Printing was first used in a way similar to manuscripts. They were designed in the same way, and many tried to mimic the actual manuscripts that they were copying. This was based more on demand by the reading public and took a long time to create. As the reading public expanded, the demand for cheaper publications increased and many of the manuscript features were dropped.
William Caxton was the first to bring printing into England during the 1480s. He lived in Cologne and was a merchant who became close to the Burgundy nobility. It was in Cologne that he learned how to be a printer, and later moved to England to start a business in Westminster. His style relied on woodcuts for illustrations, three punctuations marks (comma, semicolon, and a period), and early works had un-evened lines, but this changed by adding small spaces between letters (called "setting rule"). He did not use pagination or titles as others used them.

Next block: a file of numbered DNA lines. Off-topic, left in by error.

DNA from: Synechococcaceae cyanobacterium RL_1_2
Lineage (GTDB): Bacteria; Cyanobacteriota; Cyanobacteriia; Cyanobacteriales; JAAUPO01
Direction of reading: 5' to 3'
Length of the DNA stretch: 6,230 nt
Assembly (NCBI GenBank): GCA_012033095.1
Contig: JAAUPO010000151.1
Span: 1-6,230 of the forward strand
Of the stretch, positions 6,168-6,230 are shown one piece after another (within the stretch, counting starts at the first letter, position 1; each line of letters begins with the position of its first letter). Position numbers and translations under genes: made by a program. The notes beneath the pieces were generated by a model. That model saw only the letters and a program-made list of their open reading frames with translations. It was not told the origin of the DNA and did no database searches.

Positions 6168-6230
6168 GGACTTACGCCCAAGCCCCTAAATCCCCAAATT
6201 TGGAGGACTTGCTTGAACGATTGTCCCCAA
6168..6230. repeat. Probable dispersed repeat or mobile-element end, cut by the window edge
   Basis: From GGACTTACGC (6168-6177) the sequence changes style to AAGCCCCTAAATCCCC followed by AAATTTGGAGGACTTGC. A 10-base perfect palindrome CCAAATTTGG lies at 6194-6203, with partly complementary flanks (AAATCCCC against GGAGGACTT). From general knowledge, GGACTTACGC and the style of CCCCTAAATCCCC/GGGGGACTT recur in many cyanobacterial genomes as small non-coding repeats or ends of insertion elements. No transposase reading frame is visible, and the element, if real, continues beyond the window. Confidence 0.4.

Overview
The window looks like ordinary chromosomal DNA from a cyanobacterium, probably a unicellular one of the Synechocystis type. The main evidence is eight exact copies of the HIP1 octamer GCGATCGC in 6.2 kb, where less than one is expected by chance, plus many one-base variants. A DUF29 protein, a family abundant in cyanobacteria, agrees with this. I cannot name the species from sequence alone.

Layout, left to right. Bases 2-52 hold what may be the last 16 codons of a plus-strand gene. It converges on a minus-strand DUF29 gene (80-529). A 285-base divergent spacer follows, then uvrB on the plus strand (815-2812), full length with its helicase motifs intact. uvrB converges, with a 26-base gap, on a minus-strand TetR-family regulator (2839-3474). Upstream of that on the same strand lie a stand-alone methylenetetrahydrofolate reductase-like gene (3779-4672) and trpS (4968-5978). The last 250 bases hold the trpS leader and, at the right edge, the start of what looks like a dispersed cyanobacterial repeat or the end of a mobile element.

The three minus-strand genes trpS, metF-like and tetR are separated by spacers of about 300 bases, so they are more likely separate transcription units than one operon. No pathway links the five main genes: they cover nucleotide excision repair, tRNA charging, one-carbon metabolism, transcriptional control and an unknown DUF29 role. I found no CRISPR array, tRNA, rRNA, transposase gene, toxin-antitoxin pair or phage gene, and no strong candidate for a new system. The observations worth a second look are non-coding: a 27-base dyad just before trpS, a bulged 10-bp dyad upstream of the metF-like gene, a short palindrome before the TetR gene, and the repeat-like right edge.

He spent a lot of his time editing and printed works like Morte D'Arthur and Canterbury Tales. He believed in printing books in English and this philosophy was upheld by Wynken de Worde who took over the business after Caxton’s death. Between them, they published nearly 1,000 titles.
There were other printers in England, most coming from Europe, and London’s first printer was John Lettou. Lettou was made the Printer to the King in 1508 until 1529. Many others came and started to follow the model set down by Caxton. The first presses in America were started in the 17th century and were based around printing almanacs, calendars, and news related materials.